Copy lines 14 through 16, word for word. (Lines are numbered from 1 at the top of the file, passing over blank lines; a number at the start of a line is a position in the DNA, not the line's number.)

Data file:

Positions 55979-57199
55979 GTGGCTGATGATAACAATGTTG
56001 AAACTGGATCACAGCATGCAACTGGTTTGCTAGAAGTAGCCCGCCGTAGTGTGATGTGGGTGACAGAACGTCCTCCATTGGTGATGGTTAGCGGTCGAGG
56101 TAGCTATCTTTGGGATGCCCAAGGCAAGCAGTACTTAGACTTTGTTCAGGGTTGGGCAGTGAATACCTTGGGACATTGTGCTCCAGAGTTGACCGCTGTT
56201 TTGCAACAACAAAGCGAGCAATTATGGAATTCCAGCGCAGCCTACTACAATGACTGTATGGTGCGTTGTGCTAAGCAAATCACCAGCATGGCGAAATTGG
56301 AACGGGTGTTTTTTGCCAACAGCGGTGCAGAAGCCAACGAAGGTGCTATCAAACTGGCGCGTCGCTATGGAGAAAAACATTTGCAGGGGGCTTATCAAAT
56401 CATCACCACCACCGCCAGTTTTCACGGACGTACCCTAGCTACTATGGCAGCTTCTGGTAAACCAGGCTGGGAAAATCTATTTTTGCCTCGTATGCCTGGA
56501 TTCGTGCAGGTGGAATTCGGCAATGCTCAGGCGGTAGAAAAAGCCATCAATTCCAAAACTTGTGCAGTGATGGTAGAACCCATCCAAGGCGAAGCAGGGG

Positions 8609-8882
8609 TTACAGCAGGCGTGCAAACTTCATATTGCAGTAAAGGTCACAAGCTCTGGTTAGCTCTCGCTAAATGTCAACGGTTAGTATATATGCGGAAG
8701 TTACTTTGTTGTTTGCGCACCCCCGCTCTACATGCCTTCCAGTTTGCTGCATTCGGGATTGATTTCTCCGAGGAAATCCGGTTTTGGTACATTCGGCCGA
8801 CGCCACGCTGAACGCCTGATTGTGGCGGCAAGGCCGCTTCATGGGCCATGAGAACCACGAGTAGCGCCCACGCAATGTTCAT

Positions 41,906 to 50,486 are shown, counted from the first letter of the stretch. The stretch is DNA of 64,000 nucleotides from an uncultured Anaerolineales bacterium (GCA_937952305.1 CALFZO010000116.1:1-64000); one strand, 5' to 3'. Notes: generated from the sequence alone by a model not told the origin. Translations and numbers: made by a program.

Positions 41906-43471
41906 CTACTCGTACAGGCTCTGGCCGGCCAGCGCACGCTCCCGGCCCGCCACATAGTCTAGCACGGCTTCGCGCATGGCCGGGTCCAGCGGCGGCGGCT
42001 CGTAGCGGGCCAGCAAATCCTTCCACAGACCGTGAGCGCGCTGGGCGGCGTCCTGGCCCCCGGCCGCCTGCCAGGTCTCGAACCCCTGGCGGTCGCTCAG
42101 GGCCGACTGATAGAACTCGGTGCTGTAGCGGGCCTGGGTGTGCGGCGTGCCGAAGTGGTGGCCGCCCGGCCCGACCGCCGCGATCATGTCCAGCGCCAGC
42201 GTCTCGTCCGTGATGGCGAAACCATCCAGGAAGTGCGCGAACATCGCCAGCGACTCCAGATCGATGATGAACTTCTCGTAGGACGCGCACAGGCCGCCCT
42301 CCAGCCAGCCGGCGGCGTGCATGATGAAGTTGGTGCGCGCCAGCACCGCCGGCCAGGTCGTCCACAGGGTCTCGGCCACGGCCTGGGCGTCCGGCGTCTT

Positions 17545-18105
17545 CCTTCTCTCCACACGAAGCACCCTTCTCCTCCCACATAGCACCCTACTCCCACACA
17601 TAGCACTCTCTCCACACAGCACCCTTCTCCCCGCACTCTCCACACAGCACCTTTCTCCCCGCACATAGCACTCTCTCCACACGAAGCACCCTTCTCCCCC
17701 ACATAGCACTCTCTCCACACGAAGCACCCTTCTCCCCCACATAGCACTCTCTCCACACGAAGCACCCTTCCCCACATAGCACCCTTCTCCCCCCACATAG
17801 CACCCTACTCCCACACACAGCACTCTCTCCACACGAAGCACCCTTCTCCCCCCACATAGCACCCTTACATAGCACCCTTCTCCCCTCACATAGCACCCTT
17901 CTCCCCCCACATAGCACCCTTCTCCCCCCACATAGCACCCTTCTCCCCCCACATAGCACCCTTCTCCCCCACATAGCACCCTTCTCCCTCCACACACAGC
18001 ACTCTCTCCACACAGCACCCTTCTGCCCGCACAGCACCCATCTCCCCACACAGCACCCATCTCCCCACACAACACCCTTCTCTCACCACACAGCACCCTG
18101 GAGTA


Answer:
Positions 41906-43471
41906 CTACTCGTACAGGCTCTGGCCGGCCAGCGCACGCTCCCGGCCCGCCACATAGTCTAGCACGGCTTCGCGCATGGCCGGGTCCAGCGGCGGCGGCT
42001 CGTAGCGGGCCAGCAAATCCTTCCACAGACCGTGAGCGCGCTGGGCGGCGTCCTGGCCCCCGGCCGCCTGCCAGGTCTCGAACCCCTGGCGGTCGCTCAG